George Eliot, Daniel Deronda: Vol. 5, Ch. 4

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Chapter XXXVIII.

There be who hold that the deeper tragedy were a Prometheus Bound not after but before he had well got the celestial fire into the narthex whereby it might be conveyed to mortals: thrust by the Kratos and Bia of instituted methods into a solitude of despised ideas, fastened in throbbing helplessness by the fatal pressure of poverty and disease—a solitude where many pass by, but none regard.

"Second-sight" is a flag over disputed ground. But it is matter of knowledge that there are persons whose yearnings, conceptions—nay, traveled conclusions—continually take the form of images which have a foreshadowing power; the deed they would do starts up before them in complete shape, making a coercive type; the event they hunger for or dread rises into vision with a seed-like growth, feeding itself fast on unnumbered impressions. They are not always the less capable of the argumentative process, nor less sane than the commonplace calculators of the market: sometimes it may be that their natures have manifold openings, like the hundred-gated Thebes, where there may naturally be a greater and more miscellaneous inrush than through a narrow beadle-watched portal. No doubt there are abject specimens of the visionary, as there is a minim mammal which you might imprison in the finger of your glove. That small relative of the elephant has no harm in him; but what great mental or social type is free from specimens whose insignificance is both ugly and noxious? One is afraid to think of all that the genus "patriot" embraces; or of the elbowing there might be at the day of judgment for those who ranked as authors, and brought volumes either in their hands or on trucks.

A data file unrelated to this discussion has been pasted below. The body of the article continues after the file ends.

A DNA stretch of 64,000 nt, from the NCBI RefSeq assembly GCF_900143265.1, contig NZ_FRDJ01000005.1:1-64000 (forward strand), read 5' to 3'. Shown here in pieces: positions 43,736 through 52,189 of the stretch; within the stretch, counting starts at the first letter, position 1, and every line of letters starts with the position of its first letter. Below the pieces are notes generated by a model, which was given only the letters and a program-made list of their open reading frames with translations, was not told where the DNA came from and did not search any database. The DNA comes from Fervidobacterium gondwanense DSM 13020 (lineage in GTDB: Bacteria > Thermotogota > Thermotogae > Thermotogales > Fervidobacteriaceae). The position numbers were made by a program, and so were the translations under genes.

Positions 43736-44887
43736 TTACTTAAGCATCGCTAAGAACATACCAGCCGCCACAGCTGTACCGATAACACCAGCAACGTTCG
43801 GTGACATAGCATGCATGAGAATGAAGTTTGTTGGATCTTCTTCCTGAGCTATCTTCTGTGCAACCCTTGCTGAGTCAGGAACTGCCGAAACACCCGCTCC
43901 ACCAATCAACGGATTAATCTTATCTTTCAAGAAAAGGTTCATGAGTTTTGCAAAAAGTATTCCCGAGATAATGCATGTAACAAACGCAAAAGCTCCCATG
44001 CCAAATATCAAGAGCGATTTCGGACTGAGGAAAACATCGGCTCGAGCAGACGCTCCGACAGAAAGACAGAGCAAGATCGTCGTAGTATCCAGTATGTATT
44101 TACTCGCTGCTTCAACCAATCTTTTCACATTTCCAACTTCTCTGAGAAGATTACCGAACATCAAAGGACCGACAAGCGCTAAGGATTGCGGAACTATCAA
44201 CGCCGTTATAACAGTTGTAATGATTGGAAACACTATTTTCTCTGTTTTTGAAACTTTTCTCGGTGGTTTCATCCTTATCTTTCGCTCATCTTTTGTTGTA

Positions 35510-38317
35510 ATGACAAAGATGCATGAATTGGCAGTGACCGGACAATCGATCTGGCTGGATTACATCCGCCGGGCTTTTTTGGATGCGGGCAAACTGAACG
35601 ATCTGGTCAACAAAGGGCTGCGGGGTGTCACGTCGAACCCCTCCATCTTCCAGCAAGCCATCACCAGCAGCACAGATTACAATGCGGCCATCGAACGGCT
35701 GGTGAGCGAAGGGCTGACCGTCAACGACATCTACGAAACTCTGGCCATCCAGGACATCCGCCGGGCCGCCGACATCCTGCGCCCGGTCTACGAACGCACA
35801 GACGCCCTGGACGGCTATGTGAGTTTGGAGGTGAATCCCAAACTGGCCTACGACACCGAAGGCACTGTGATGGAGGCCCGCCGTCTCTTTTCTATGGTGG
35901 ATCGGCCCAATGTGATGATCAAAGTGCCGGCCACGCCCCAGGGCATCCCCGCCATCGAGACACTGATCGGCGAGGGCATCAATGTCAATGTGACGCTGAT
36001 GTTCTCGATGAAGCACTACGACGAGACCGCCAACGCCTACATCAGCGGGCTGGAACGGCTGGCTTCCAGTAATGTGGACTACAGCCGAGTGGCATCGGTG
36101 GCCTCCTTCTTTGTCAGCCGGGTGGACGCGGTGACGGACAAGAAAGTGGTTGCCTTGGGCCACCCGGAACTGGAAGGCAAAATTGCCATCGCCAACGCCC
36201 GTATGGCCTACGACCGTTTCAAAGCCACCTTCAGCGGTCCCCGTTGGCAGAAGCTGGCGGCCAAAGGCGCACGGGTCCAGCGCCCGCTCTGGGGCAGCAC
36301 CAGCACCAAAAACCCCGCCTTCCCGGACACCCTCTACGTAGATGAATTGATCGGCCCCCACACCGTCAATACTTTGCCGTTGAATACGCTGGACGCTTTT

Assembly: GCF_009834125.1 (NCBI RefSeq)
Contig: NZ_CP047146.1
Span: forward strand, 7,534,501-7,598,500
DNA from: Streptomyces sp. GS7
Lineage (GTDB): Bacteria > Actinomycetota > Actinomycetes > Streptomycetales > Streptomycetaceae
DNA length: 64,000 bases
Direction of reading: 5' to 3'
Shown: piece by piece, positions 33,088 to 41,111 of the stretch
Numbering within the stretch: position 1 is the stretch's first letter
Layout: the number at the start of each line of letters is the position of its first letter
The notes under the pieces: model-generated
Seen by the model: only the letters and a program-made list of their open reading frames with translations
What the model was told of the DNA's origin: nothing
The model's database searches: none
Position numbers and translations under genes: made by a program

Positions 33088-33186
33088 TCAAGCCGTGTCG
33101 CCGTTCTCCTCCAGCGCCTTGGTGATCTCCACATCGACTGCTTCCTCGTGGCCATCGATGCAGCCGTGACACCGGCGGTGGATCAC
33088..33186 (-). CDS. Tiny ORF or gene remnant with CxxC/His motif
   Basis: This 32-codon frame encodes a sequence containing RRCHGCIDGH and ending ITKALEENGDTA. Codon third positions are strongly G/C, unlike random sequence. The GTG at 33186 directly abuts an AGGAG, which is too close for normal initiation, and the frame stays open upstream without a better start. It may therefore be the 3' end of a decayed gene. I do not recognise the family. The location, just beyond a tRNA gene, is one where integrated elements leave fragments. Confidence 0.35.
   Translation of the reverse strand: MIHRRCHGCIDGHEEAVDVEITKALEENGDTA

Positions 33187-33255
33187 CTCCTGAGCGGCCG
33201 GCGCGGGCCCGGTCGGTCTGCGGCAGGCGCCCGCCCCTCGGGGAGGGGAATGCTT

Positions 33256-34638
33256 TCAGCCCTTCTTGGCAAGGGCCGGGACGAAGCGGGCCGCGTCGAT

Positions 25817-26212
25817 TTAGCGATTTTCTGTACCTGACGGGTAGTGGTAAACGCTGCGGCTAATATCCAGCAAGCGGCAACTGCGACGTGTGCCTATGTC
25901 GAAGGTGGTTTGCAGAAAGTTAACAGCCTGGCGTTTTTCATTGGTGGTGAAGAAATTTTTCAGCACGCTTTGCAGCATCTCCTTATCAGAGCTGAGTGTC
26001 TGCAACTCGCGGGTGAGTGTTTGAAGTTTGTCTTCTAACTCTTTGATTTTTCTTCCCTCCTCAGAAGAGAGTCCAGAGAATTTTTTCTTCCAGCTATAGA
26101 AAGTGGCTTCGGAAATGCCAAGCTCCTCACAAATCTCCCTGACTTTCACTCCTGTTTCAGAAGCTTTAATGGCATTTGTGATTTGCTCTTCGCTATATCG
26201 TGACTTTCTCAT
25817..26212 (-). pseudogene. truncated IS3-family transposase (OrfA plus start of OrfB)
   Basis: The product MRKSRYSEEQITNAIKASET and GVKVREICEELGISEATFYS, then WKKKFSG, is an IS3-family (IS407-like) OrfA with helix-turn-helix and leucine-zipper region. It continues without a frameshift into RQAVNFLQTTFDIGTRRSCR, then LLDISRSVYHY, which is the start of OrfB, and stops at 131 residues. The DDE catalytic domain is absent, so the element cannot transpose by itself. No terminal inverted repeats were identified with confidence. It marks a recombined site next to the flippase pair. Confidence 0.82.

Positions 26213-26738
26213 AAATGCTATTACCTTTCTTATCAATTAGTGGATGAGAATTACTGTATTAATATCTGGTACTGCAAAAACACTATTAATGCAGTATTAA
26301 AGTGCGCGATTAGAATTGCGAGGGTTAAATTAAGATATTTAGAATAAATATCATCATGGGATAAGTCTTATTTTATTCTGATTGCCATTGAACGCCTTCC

This apology for inevitable kinship is meant to usher in some facts about Mordecai, whose figure had bitten itself into Deronda's mind as a new question which he felt an interest in getting answered. But the interest was no more than a vaguely-expectant suspense: the consumptive-looking Jew, apparently a fervid student of some kind, getting his crust by a quiet handicraft, like Spinoza, fitted into none of Deronda's anticipations.

It was otherwise with the effect of their meeting on Mordecai. For many winters, while he had been conscious of an ebbing physical life, and as widening spiritual loneliness, all his passionate desire had concentrated itself in the yearning for some young ear into which he could pour his mind as a testament, some soul kindred enough to accept the spiritual product of his own brief, painful life, as a mission to be executed. It was remarkable that the hopefulness which is often the beneficent illusion of consumptive patients, was in Mordecai wholly diverted from the prospect of bodily recovery and carried into the current of this yearning for transmission. The yearning, which had panted upward from out of over-whelming discouragements, had grown into a hope—the hope into a confident belief, which, instead of being checked by the clear conception he had of his hastening decline, took rather the intensity of expectant faith in a prophecy which has only brief space to get fulfilled in.

Some years had now gone since he had first begun to measure men with a keen glance, searching for a possibility which became more and more a distinct conception. Such distinctness as it had at first was reached chiefly by a method of contrast: he wanted to find a man who differed from himself. Tracing reasons in that self for the rebuffs he had met with and the hindrances that beset him, he imagined a man who would have all the elements necessary for sympathy with him, but in an embodiment unlike his own: he must be a Jew, intellectually cultured, morally fervid—in all this a nature ready to be plenished from Mordecai's; but his face and frame must be beautiful and strong, he must have been used to all the refinements of social life, his voice must flow with a full and easy current, his circumstances be free from sordid need: he must glorify the possibilities of the Jew, not sit and wonder as Mordecai did, bearing the stamp of his people amid the sign of poverty and waning breath. Sensitive to physical characteristics, he had, both abroad and in England, looked at pictures as well as men, and in a vacant hour he had sometimes lingered in the National Gallery in search of paintings which might feed his hopefulness with grave and noble types of the human form, such as might well belong to men of his own race. But he returned in disappointment. The instances are scattered but thinly over the galleries of Europe, in which the fortune or selection even of the chief masters has given to art a face at once young, grand, and beautiful, where, if there is any melancholy, it is no feeble passivity, but enters into the foreshadowed capability of heroism.